Comptroller Thomas DiNapoli expressed concern today about the state’s tax collections, saying they have fallen $170.8 million below July estimates and $259.8 million below initial estimates.
In order for the state to keep its books balanced, tax collections would have to grow 5.1 percent in the last five months of the fiscal year, which ends March 31, DiNapoli said. His projections through October included little from Superstorm Sandy, which hit Oct. 29 and is expected to plunge the state’s receipts and lead to higher expenses.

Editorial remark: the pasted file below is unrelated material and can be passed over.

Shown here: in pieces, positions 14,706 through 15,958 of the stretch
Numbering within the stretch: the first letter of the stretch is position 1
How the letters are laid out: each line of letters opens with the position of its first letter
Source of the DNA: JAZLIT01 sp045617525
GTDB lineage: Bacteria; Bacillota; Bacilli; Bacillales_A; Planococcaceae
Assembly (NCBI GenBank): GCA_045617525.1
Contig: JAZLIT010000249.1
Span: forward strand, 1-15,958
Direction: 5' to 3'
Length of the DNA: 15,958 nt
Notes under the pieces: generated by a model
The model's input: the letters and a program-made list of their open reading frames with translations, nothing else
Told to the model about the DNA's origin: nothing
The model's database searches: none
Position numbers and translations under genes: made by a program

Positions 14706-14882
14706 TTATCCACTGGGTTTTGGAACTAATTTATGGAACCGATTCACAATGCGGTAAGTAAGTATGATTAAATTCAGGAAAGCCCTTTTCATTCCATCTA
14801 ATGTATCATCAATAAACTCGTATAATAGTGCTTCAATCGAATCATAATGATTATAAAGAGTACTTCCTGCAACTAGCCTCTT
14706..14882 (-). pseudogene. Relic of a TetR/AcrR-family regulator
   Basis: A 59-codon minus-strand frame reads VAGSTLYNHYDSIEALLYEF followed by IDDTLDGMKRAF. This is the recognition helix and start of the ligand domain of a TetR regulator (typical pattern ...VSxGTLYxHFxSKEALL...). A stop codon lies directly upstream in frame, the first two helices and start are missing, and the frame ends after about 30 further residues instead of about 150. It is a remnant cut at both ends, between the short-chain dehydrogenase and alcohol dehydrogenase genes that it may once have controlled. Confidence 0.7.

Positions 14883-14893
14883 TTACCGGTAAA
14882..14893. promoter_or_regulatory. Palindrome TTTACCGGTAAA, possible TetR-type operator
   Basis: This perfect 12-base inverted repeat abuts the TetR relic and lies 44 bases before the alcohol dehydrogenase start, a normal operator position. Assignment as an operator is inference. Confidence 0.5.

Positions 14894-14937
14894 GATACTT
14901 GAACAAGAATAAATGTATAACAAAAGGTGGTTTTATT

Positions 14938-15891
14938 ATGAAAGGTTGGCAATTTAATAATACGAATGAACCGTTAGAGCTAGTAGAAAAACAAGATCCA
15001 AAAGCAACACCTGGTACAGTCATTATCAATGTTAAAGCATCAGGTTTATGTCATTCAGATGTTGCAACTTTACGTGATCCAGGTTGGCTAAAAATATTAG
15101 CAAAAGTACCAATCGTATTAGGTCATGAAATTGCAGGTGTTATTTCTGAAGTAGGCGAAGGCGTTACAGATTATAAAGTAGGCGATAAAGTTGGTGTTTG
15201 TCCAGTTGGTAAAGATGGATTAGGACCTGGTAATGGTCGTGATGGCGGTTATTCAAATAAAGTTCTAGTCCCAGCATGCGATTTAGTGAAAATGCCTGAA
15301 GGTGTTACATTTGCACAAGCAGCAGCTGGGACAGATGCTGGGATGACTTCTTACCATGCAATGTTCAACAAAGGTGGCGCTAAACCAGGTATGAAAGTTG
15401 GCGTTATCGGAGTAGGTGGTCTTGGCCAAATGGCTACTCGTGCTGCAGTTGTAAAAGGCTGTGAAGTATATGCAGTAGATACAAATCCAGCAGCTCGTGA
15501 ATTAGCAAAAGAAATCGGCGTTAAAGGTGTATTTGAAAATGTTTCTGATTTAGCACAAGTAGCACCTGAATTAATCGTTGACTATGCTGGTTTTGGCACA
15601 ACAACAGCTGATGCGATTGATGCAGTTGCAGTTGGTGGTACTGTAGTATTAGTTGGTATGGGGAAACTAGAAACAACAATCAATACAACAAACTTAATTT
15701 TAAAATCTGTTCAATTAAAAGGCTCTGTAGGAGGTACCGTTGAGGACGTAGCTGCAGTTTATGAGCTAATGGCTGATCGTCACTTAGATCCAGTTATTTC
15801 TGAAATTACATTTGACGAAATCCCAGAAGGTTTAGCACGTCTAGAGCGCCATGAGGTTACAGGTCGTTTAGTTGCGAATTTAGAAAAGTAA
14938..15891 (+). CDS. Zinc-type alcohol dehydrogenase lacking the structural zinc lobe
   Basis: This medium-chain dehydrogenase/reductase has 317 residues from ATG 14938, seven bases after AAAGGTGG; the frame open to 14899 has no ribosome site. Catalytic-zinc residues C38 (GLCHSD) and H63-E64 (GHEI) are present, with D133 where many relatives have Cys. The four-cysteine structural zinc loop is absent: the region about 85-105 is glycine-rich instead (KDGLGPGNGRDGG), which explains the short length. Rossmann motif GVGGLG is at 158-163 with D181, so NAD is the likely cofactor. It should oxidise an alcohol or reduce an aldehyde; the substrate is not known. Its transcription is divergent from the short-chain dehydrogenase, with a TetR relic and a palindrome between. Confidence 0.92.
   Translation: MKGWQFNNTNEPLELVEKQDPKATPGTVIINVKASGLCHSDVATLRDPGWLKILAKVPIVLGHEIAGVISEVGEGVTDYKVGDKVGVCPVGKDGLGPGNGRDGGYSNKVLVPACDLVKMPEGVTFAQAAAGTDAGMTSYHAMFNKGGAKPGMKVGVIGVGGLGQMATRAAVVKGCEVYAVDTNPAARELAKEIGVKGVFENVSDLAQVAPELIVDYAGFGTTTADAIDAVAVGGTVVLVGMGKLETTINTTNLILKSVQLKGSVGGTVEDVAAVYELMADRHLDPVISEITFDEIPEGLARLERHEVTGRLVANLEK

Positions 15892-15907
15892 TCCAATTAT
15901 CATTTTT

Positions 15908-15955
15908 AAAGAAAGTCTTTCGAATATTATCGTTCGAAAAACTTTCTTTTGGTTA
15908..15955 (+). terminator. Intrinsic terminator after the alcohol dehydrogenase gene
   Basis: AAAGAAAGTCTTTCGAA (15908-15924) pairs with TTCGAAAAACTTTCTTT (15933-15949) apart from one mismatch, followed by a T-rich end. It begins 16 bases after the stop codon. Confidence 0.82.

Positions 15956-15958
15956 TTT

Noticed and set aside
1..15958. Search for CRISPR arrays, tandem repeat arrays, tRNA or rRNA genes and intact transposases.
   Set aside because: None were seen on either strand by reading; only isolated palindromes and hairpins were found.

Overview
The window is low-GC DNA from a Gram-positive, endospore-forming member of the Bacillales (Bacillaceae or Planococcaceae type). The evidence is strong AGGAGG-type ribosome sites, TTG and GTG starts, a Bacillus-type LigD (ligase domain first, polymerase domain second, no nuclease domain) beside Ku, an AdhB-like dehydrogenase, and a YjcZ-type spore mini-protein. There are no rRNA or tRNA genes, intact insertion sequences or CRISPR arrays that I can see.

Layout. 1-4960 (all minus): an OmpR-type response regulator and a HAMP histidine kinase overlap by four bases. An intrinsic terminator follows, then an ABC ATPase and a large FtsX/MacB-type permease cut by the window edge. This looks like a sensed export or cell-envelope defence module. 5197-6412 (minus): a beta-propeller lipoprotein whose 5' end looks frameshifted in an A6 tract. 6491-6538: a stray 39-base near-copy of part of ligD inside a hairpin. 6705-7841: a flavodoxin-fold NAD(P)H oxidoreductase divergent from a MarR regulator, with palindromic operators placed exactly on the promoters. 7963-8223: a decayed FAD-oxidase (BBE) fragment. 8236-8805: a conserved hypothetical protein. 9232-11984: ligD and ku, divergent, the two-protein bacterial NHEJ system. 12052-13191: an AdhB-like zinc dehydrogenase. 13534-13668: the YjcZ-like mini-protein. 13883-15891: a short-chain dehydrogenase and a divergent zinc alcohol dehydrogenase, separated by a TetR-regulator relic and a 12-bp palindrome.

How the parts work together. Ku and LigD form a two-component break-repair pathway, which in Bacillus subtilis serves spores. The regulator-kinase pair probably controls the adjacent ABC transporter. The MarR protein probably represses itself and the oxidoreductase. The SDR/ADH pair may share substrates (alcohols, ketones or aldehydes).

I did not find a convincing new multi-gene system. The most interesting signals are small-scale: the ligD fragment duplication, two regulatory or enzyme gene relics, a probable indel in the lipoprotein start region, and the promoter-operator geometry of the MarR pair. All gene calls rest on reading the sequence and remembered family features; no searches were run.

“Tax collections were lower than expected through October,” DiNapoli said in a statement. “Tax revenue estimates should be revised downward. Adjustments should also factor in the additional costs from Hurricane Sandy. As recovery efforts continue, realistic projections are critically important for the state to effectively manage its available resources.”
The state’s first quarter update in July projected tax growth of 3.1 percent for the year, but the tax collections of $35.9 billion through October rose just 1.5 percent, or $535 million, from the same period last year, DiNapoli said.
The state has yet to release its mid-year update, but Gov. Andrew Cuomo suggested it won’t be pleasant. The state already has a $1 billion deficit, and he has hinted that it could be double.